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Despite all the voting secrecy at the AGM, the five outside candidates finished well out of the running even if the government had not voted against them. Crikey got just 15 per cent of the primary vote.

The five defeated candidates were not told how they polled. Telstra chairman Bob Mansfield even refused to reveal the proxy votes at the meeting which is a requirement under the Corporations Law.

So here we have a government-stacked board – 11 of the 12 members have been appointed since the Howard Government came into office – breaching the corporations law which it administers.

Every other board that I’ve stood for so far has declared the proxy votes and the final votes to the shareholders at the meeting.

When I asked to be told the proxy votes chairman Bob Mansfield simply said he was complying with the relevant regulations. When I asked him what he was going to do with the open proxies granted to the chairman, he refused to say.

Four days later at the CDS Technologies AGM in Mornington, chairman Bob Mansfield happily provided the proxy votes to the meeting.

About 30 per cent of small shareholder who vote, simply sign the form and send it back in the reply paid envelope, thereby handing their votes to the chairman. This often amounts to about 20 per cent of the vote and can be crucial in determining resolutions.

When he was asked how the government intended to vote its 50.1 per cent stake, Bob claimed he had no idea, which is very difficult to believe.

Those shareholders who hung around to see the result of the poll were simply told that John Fletcher, Catherine Livingstone and Sam Chisholm had been elected for the first time and deputy chairman John Ralph had been re-elected.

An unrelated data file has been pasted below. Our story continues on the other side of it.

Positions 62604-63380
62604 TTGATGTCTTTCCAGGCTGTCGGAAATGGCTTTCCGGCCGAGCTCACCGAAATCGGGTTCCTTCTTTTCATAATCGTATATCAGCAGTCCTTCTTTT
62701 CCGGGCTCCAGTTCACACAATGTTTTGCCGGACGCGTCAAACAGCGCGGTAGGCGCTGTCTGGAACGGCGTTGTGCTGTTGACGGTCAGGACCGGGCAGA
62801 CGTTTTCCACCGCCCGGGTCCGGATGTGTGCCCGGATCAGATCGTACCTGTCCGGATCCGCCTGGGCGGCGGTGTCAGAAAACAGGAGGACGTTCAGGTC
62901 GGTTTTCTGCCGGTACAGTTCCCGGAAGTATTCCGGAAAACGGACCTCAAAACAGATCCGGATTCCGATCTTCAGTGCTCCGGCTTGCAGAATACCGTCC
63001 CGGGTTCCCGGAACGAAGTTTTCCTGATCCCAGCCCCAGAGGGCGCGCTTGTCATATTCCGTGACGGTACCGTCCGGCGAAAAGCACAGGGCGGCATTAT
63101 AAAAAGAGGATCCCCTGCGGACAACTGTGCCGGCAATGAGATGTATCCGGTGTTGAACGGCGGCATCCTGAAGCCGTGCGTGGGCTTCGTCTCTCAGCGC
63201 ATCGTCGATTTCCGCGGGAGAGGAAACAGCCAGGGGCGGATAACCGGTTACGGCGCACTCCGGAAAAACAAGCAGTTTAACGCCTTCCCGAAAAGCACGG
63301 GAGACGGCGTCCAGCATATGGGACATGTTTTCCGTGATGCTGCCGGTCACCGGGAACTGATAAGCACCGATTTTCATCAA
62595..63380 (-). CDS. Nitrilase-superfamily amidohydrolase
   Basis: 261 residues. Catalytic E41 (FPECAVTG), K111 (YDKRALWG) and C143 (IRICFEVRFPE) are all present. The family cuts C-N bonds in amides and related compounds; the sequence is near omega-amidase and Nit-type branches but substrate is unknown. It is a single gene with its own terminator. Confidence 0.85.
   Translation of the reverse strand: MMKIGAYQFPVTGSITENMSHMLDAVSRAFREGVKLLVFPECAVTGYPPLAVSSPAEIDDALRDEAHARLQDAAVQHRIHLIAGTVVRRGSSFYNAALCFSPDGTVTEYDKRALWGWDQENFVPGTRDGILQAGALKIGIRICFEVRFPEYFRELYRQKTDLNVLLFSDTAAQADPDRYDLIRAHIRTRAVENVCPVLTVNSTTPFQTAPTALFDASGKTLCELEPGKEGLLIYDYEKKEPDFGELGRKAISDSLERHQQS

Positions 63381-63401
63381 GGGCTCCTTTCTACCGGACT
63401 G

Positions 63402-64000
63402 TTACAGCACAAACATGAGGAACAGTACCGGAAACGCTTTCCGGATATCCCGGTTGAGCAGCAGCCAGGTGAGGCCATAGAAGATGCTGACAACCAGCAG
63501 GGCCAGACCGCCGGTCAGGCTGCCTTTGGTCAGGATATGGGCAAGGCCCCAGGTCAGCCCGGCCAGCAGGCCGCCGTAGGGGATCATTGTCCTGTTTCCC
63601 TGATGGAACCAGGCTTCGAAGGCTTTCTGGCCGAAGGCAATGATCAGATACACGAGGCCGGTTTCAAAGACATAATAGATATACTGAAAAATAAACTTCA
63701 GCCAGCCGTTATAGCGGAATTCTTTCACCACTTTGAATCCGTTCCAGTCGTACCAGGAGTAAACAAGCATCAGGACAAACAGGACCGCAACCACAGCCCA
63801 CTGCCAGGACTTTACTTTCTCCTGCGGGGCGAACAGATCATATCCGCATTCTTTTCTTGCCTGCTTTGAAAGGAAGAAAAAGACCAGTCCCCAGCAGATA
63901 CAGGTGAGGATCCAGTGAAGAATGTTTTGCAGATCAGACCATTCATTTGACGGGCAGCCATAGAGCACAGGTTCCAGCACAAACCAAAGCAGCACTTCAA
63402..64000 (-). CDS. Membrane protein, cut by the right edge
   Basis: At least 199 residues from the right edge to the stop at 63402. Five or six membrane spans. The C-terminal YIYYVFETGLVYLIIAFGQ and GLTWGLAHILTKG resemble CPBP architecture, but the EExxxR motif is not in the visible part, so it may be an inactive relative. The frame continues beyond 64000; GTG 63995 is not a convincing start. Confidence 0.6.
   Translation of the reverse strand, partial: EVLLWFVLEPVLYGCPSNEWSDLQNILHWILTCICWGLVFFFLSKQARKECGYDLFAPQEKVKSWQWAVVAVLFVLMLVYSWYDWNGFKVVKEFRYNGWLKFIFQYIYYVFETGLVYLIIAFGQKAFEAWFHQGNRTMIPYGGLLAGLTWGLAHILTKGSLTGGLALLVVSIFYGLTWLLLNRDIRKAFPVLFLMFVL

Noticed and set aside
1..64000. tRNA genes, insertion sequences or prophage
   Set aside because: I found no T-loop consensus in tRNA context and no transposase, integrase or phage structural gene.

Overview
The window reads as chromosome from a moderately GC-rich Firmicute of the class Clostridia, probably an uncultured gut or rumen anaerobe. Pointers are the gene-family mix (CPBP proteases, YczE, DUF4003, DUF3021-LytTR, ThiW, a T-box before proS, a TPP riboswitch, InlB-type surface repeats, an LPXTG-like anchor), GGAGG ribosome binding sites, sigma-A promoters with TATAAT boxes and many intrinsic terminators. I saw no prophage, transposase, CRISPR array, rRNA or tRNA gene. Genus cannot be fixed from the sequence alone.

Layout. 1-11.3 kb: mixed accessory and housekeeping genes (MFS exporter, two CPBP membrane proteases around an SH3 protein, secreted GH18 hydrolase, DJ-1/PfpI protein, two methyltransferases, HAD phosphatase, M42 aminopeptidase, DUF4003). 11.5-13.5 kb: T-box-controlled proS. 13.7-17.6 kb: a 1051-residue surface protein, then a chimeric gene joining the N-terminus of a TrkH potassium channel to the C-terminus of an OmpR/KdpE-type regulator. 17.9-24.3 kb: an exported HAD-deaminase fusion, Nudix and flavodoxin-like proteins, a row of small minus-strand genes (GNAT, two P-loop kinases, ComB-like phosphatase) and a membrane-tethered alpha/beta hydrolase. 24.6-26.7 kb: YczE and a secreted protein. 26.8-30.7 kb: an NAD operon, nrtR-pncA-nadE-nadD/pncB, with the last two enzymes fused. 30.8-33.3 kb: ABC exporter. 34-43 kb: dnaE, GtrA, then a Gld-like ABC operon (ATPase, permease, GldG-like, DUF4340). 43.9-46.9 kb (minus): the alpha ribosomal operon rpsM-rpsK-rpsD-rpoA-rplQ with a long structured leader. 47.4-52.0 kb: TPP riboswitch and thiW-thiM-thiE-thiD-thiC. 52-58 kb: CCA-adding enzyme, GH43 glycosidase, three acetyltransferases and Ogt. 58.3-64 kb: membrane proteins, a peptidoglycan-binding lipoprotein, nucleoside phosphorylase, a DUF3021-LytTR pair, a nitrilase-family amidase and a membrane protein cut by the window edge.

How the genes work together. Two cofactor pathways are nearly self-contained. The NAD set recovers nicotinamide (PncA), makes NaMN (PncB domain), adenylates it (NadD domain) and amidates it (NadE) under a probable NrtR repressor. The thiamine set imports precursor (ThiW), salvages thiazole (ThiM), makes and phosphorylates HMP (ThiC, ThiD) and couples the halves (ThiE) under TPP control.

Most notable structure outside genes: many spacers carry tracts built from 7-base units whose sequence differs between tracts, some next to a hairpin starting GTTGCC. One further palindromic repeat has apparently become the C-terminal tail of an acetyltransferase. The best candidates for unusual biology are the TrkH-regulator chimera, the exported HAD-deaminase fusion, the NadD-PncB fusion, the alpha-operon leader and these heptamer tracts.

It was weird that none of the hand-picked new directors bothered to turn up at the meeting when the two union candidates and Crikey all spoke up.

And it was even more strange that two of the three directors who walked the plank in September – Chris Roberts and grain grower Celia Moar – were sitting on stage with the other directors.

When I asked for explanations as to why they’d resigned, Bob Mansfield refused, saying that it was a private matter for the individuals concerned.

The mystery fifth vacancy appears to have been Steve Vizard’s as he was up for re-election this year yet appears to have resigned in a great hurry, unlike the two other sacrifices.

This made my candidacy for the Telstra board somewhat redundant because I specifically stood on a platform opposing Steve Vizard because of his various conflicts of interest which had been tolerated for far too long.

Getting back to the question of how we all polled, a quick inspection of the Telstra announcement to the stock exchange late on Friday simply restated that the four government-backed candidates had been elected by poll.

No Telstra official made any contact before the meeting to advise of the voting procedures to be adopted or to advise whether candidates would be given an opportunity to speak.

And still no-one has made any contact after the meeting to advise on what the vote actually was.

Bob Mansfield made a cryptic remark before the poll that the incumbent directors received more than 95 per cent of the non-Commonwealth proxy votes. Gee, maybe Bob did know how the Commonwealth voted after all.

But Bob did not make any reference to that crucial fifth vacancy which was available for one of the five outsiders.

Did any of us receive a majority of the proxies and then get defeated by the chairman with his open proxies or by the government exercising its no vote?

Given the extraordinary secrecy one can only suspect that the government and the board have something to hide.